The Navajo Nation has seen a turning point in its battle against the virus. Cases are down dramatically. Navajo Nation President Jonathan Nez says that's because citizens heed public health advice.
The U.S. government plans to execute Lezmond Mitchell, who killed two people on a Navajo reservation. Tribal leaders, citing Navajo beliefs that life is sacred, don't want him to be executed.
COVID-19 is disproportionately affecting older tribal members throughout Indian Country. The deaths of these elders means the loss of ceremonies, stories, language and cultural wisdom.
The coal power plant that provided about 80% of the Hopi Nation's budget closed last month. Tribal leaders are now trying to figure out how to replace the revenue, which was their economic lifeline.
The Rise of Skywalker speaks to the historical experiences of many in the Indigenous community. An exhibit by Native artists attempts to shed light on those connections.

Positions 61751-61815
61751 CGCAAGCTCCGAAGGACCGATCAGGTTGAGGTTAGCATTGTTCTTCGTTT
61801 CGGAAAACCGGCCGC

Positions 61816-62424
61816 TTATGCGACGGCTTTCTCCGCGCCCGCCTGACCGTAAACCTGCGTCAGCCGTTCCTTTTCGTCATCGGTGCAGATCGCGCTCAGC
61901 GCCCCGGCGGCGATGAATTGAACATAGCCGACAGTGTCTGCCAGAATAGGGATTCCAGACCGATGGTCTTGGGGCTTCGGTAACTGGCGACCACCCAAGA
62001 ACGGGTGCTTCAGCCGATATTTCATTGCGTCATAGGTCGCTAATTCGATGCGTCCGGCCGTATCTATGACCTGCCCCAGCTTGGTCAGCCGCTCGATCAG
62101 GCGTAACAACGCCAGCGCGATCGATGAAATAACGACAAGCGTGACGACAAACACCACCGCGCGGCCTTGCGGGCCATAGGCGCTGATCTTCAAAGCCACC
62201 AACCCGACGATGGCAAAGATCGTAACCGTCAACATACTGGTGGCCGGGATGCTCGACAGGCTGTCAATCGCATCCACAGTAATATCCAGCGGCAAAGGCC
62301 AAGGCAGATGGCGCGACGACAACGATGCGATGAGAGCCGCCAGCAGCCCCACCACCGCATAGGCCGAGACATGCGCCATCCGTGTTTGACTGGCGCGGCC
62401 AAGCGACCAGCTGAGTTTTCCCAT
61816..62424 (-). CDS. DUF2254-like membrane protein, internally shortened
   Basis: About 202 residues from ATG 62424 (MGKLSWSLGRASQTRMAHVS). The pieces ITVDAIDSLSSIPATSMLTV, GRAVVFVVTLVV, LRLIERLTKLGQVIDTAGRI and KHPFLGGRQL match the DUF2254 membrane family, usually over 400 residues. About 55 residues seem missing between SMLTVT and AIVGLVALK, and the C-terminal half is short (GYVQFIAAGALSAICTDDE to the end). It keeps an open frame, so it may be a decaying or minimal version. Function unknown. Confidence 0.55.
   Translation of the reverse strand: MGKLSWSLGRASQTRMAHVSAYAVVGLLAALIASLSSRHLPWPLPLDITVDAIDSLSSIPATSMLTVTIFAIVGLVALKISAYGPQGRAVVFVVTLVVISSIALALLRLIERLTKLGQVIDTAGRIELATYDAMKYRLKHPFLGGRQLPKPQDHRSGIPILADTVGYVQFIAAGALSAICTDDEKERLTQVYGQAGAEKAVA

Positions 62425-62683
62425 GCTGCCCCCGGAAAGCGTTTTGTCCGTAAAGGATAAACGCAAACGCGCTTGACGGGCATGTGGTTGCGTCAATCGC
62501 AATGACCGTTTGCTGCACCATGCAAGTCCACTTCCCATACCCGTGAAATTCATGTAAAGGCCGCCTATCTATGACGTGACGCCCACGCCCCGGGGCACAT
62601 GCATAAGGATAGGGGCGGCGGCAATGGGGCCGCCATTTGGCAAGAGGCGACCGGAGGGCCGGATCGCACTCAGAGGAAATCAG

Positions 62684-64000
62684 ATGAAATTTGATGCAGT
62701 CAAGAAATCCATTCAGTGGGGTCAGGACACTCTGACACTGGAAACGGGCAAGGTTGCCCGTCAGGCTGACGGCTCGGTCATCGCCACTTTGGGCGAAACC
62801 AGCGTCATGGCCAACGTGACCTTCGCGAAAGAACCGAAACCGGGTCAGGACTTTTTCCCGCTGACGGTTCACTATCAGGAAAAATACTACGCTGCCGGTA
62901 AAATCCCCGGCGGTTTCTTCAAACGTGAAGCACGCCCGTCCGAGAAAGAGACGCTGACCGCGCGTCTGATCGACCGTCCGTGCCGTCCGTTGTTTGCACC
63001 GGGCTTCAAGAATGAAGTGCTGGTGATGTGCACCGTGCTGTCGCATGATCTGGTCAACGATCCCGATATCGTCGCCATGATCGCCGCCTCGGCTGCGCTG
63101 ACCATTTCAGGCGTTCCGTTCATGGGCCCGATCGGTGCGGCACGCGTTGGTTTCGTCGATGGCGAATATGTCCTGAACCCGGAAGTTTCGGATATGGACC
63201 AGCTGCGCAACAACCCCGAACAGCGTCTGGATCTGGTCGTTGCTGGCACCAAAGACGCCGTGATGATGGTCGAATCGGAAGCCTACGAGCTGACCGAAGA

Begaye was one of hundreds of Navajos recruited to develop a miltary code based on their native language during World War II.
The Navajo tribe voted late last month not to purchase the Navajo Generating station, the largest coal-fired power plant in the west. Now renewable energy has become a top priority for the tribe.
Most American Indians are lactose intolerant, which means they need to find nutrients outside of dairy sources. It turns out that a return to traditional cooking methods can be key to good health.
Fundraising is underway for a new filtration system at an Arizona school for Navajo children with disabilities. Now, the water runs black and smells like rotten eggs, but is technically safe to drink.
Uranium mining on Navajo lands ended in 1986, but the tribe is still suffering profound health effects. The government started cleanup only recently; many of the polluters have gone out of business.